Information for Teachers
This investigation is linked to the following Grade 5 Next Generation Science Standards.
Science Addresses Questions About the Natural and Material World Science findings are limited to questions that can be answered with empirical evidence (5- ESS3-1)
Influence of Science, Engineering, and Technology on Society and the Natural World People’s needs and wants change over time, as do their demands for new and improved technologies (3- 5-ETS1-1)
Engineers improve existing technologies or develop new ones to increase their benefits, decrease known risks, and meet societal demands (3-5-ETS1-2)
Cause and Effect
Cause and effect relationships are routinely identified and used to explain change. (5-PS2-1)
ESS3.C: Human impacts on Earth systems
Human activities in agriculture, fisheries and everyday life have had major effects on the land, vegetation, streams, ocean, air, and even outer space. Individuals and Communities are doing things to protect Earth’s resource and environments (5-ESS3-1)
How to search the internet
1 Keep your request short
Fewer words will give a more accurate search.
2 Choose exactly what you want
For example: Arctic Circle Climate
3 Use quotes
Double quotes around a set of words tell the search engine to consider those exact words in that exact order without any change. For example: “Arctic Circle Climate”
4 Use the plus sign (+)
If you add a plus sign (+) between words, the internet will search for all the words. For example: migrate+birds+whales+mammal
5 Use the minus sign (–) to say what you don’t want
Use a minus sign (–) to show words you do not want to appear in your results. For example: if you search for burrowing animals and do not want mammals in your search, –mammals will exclude mammals. Note that you need to put a space before the minus sign for the word to be excluded.
6 Be very clear about what you don’t want
Ask questions and define problems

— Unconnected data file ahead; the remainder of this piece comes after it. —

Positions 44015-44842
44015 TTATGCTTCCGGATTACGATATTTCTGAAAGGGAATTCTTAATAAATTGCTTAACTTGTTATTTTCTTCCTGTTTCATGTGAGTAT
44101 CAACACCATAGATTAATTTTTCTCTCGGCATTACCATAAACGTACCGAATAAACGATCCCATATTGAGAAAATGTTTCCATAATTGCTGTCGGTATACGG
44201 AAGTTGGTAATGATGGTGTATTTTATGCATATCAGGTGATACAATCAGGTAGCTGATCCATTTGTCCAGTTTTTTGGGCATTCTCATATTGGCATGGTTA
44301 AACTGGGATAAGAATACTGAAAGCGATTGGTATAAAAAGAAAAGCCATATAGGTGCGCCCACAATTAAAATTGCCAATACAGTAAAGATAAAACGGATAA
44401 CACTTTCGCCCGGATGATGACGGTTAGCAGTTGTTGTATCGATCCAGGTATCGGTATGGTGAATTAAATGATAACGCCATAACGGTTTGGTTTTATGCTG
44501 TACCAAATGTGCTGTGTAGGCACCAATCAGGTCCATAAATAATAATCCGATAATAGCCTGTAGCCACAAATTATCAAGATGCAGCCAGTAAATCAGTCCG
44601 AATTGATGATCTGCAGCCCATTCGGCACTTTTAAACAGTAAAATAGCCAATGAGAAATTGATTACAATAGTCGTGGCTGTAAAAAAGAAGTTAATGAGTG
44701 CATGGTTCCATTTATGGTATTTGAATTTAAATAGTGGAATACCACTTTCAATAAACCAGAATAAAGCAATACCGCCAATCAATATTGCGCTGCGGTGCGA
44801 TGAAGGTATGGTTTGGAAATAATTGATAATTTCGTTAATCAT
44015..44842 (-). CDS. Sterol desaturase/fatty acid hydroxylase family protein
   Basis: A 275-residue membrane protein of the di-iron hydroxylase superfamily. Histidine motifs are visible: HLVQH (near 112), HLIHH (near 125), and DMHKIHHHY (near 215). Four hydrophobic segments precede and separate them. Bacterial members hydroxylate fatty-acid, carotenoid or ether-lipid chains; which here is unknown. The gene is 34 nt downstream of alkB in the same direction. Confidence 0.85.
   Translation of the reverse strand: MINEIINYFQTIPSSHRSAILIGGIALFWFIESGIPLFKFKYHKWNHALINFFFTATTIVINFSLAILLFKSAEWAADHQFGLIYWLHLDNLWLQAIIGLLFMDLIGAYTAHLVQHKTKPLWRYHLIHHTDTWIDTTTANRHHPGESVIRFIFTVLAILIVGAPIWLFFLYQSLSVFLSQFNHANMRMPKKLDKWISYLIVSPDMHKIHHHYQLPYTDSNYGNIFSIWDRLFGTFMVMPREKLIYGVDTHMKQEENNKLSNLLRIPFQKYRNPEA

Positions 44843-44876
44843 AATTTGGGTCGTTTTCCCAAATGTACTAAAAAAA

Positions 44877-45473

After reading Science for the People, you may have many questions about passionate scientists who have involved people in their research activities or how people become citizen scientists.
List your questions.
- Compare your list with questions that others have.
- Choose a question you would like to investigate.
- You can work alone, with a partner, or in a small group.
You may want to choose one or more of these questions to investigate
Q1. What is a scientific idea?
Q2. What technologies are used to communicate scientific ideas?
Q3 Why do particular scientific ideas become powerful?
Q4. What is citizen science and how do people become involved?Go to Part 2 Investigate →
You may want to use websites to help with your investigations.
You may want to learn more about each scientist. You can do a search by naming the person and adding a topic like Rachel Carson+animals, Rachel Carson+research, Sally Ride+space+inventionsGo to Part 3 Record data →
Find a way of recording your information that will allow you to see any patterns in the data.
Data Chart for Science for the PeopleDownload Chart
Go to Part 4 Organize, analyze, and interpret data →
Organize, analyze, and interpret data
1. Look over the information you have gathered and the patterns you have found.
Why was their scientific work important?
How did they try to convince others?
2. Search for other patterns.
What was similar about the ways in which these scientists spread their scientific ideas?
Why did people engage with their scientific ideas?
What is citizen science?
Why is citizen science important?
3. Makes notes about what you find.Go to Part 5 Present and share →